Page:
Bertrand Blier's iconoclastic 1974 "Going Places" (at the Monica 4-Plex) is as rewarding for those who enjoyed it the first time around as it should be for those who have never had a chance to see it. Blier has gone on to a notable and distinctive career, but as worthy (and quirky) as his subsequent films have been, none have packed the punch of his debut film, which he based on his own novel.
(The slight cuts made in "Going Places" to ensure an R rating upon its original release have been restored. A menage a trois sex scene had been toned down; more important, the specific meaning of Jeanne Moreau's final scene is now clearer. In any event, "Going Places," which is now unrated, was raw and racy the first time around and still is.)
The road/buddy movie was scarcely new 16 years ago, but Blier's strategies in the telling of his sexual odyssey remain fresh, outrageous and inspired. There's no sentimentalizing Gerard Depardieu's Jean-Claude and Patrick Dewaere's Pierrot, a couple of reckless, aimless young men on parole for knocking over a five-and-dime who seem headed for bigger trouble. We in fact meet them as they terrorize an older woman who has every reason to fear that she is about to become a rape victim.
They are thieves and not nice guys, yet they draw us into their lives for a number of reasons. First, because while they may be punks, Depardieu and Dewaere are charismatic, attractive figures. Jean-Claude is the precursor of all the earthy, passionate men Depardieu has brought to life on the screen. What's more, Blier is interested more in Jean-Claude and Pierrot as sexual chauvinists than as petty criminals, and as they learn to be more considerate lovers they become more likable. Above all, they embody the sure-fire appeal of all movie anti-heroes, free spirits who live entirely for the moment and at all times follow their impulse.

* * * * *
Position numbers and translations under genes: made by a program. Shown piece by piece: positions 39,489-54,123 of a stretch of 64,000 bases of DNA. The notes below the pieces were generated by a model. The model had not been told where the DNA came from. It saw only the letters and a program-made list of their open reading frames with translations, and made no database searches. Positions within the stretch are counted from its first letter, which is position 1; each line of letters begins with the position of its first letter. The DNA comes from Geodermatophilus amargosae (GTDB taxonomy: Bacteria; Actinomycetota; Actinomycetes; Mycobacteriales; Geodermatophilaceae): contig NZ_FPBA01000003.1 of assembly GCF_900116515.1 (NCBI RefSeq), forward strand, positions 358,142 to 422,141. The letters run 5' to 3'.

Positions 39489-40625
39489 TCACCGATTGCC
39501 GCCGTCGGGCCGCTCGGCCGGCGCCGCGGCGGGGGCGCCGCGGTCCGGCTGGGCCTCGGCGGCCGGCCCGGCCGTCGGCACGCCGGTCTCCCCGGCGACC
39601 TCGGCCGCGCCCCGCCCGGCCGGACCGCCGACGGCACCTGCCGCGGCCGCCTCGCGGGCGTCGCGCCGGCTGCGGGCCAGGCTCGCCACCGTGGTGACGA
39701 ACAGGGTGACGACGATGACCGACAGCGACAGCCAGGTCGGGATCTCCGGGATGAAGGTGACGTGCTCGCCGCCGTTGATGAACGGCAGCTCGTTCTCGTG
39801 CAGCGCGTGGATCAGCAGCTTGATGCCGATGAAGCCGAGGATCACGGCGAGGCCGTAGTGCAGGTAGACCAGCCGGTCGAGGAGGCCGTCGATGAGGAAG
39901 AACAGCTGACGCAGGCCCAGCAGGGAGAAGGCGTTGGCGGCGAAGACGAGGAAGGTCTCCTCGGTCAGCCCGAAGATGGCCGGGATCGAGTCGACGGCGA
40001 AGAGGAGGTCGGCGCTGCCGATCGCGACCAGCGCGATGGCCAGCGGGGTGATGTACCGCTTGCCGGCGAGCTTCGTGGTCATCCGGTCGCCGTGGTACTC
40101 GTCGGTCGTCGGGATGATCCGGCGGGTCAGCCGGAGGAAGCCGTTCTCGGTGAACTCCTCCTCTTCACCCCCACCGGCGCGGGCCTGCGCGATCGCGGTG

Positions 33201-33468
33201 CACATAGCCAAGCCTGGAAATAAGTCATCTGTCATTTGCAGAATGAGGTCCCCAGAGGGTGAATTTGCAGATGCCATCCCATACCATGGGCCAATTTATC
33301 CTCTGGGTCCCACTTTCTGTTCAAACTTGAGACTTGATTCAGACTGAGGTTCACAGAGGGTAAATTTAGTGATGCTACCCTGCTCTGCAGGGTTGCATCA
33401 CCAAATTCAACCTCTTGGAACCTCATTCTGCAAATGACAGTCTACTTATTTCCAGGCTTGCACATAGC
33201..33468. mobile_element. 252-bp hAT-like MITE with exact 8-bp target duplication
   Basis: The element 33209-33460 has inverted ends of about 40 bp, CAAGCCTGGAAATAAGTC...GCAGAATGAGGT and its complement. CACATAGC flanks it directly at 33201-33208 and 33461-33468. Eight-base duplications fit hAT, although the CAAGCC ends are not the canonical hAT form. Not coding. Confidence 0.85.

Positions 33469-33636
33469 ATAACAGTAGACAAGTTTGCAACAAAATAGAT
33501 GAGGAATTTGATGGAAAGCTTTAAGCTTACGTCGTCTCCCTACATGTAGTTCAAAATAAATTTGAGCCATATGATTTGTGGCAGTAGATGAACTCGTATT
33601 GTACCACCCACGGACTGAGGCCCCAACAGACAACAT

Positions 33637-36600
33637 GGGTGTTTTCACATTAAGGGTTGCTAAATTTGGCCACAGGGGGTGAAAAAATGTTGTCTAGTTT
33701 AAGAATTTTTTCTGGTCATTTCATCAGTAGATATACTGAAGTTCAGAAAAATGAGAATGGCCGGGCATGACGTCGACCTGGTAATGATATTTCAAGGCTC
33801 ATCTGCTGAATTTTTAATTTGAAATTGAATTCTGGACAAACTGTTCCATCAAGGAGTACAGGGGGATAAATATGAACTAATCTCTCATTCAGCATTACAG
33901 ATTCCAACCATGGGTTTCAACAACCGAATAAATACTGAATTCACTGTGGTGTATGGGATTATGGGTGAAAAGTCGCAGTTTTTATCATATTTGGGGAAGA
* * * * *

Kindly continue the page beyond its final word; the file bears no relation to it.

It's the inspired quality of their encounters that give them--and the picture--increasing and unexpected dimension. There's a complex and disturbing sequence in a train with a young woman (Brigitte Fossey) nursing her baby. And when Jean-Claude sees a care-worn but quietly dignified and self-possessed woman (Jeanne Moreau, who is superb) emerging from prison after serving a 10-year sentence, he is transfixed.
Pierrot thinks his pal is crazy to be smitten by an older woman, but she awakens the tender side of him as well. However, the kindness she inspires in them has consequences as shocking to them as to us. For the moment, the film grows serious and thought-provoking indeed, but an encounter with this same woman's teen-age son (Jacques Chailieux) restores its comic balance.
"Going Places" (Times-rated Mature for much nudity, considerable sex, strong language and adult themes), which has a jaunty Stephane Grappelli score, launched not only Blier but also Depardieu, Dewaere, Miou-Miou (as a beauty parlor shampoo girl who winds up joining the guys on their spree) and Isabelle Huppert (as a 16-year-old eager to make the trio a quartet). Dewaere, who reportedly developed a drug problem, seemed to have every bit as bright a future as his colleagues, but in 1982 he committed suicide at the age of 35.